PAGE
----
Event sheds light on real history of America
With Native American Heritage Month coming up in November, many events are being planned to make the Grand Valley State University community aware of the history and difficulties that the Native American people have faced. With today being Columbus Day, the Native American Advisory Board is hosting an event, “Rethinking Columbus” from 5:30 p.m. to 7:30 p.m. in the Loosemore Auditorium in the DeVos Center on GVSU’s Pew Campus.
“What will be discussed is the continuation of the propaganda being sold in our schools that are teaching the Columbus fairytale that he discovered this new land,” said Belinda Bardwell, a GVSU student who graduated last semester and who is now working to get into the public administration master’s program. “He started the slave trade and mass killed the people he came across.”
Bardwell is a member of the Native American Student Association, sits on the Native American Advisory Board and is a very active member of the Native American community, said Kristie Scanlon, assistant director of the Office of Multicultural Affairs.
Bardwell said the goal of the event is to encourage students to ask questions so they can be more educated on the true history of America.
“The purpose is not to make uninformed citizens feel shameful…but it’s to get people informed to make better life choices – an educated population is a healthier population, and we’re hoping that Native American Heritage Month can push for better education for K-12 schools and teach more informed history at colleges,” she said.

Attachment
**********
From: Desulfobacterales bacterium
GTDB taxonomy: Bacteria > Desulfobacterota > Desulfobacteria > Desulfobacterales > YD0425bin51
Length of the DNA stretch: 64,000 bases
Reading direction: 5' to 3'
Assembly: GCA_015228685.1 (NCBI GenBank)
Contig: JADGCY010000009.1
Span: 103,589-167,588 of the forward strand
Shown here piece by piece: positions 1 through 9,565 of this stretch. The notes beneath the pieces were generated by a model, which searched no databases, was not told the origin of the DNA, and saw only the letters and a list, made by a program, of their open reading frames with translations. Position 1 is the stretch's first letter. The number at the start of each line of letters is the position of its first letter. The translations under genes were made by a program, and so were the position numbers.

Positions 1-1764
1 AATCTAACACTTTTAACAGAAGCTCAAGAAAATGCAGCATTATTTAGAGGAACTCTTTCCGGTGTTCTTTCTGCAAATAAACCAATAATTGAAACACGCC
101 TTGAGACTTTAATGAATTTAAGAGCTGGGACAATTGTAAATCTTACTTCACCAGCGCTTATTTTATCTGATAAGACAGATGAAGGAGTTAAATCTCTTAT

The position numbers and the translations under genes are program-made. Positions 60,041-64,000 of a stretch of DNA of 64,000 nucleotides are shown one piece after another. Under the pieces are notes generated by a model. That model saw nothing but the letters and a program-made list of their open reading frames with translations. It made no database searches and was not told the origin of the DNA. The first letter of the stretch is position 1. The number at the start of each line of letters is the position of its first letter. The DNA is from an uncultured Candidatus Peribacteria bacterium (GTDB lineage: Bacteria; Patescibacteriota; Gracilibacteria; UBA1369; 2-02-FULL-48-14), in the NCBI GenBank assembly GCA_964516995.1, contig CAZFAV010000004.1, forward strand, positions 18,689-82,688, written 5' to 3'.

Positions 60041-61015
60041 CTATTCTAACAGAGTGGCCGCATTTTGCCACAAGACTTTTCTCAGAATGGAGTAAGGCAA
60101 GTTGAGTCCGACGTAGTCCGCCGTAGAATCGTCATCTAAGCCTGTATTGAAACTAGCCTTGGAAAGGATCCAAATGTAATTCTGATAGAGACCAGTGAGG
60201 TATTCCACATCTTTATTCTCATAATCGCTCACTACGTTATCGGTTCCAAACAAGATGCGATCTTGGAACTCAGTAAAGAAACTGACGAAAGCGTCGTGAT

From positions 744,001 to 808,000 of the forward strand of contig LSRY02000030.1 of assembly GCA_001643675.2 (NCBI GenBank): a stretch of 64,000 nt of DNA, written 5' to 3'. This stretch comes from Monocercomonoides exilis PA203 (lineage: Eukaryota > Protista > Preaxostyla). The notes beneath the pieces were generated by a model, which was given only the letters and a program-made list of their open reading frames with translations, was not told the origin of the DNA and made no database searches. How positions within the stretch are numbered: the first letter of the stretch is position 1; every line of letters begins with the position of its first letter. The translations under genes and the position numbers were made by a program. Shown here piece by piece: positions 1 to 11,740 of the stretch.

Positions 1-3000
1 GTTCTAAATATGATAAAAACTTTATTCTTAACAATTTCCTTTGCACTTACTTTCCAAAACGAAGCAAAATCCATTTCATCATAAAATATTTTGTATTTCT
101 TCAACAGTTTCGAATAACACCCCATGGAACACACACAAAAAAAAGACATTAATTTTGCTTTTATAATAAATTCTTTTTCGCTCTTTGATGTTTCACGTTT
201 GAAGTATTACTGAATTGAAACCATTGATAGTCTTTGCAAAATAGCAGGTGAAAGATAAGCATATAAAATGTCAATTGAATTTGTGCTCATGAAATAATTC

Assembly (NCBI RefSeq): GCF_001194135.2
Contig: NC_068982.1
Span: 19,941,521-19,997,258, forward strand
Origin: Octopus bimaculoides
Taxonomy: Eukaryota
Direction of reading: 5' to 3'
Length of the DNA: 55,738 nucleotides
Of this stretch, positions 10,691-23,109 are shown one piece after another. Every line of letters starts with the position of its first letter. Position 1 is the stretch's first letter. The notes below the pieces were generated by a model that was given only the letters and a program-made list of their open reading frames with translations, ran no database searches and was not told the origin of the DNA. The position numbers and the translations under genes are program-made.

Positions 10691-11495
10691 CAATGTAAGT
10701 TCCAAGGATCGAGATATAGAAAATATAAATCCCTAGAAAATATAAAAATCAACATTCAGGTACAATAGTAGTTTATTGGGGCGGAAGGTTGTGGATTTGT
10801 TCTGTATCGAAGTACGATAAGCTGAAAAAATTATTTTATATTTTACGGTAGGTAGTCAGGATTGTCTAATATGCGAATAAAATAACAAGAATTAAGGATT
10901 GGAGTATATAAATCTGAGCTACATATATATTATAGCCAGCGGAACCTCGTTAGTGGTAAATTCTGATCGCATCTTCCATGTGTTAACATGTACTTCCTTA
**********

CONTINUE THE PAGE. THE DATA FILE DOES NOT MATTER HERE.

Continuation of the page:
She added that Columbus Day shouldn’t be a nationally recognized holiday. There is a push from many states for an Indigenous People’s Day instead, which is a movement Bardwell supports.
“Making this a national holiday is equal to celebrating Hitler Day or Osama Bin Laden Day,” she said. “They are taught in schools as evil men, but when you talk about this nation and historical events on this land, it’s glassed over. We don’t want people to know the history of this land, we want patriotism perpetuated with the celebration of an evil tyrant.”
Scanlon said that many students don’t have the chance to hear about Columbus Day from a Native American perspective.
“This program provides an opportunity to hear a Native American viewpoint on Christopher Columbus and his claim of discovering America,” she said. "GVSU has a strong Native American student population and it’s important for the campus community to educate themselves about the culture, history and traditions.”
Bardwell said that though Native American Heritage Month gives students the opportunity to learn more about American history, it means nothing to her.
“To me, it means absolutely nothing because I live it every day,” she said. “I am Native American every day; I deal with racism and bigotry every day. It is a month afforded to us by the national government when we stress the education of our history, which is everybody’s history. Everyone should be aware of the genocide that happened on this land.”
Bardwell encouraged students to attend not only this event, but also others being put on in November so they can become more educated on the topic.
“They should go to gain knowledge that they don’t have access to,” she said. “They teach Native Americans as historical figures, but we’re not. We still struggle with inter-generational trauma.”
For more information about Native American Heritage Month events, visit www.gvsu.edu/oma/.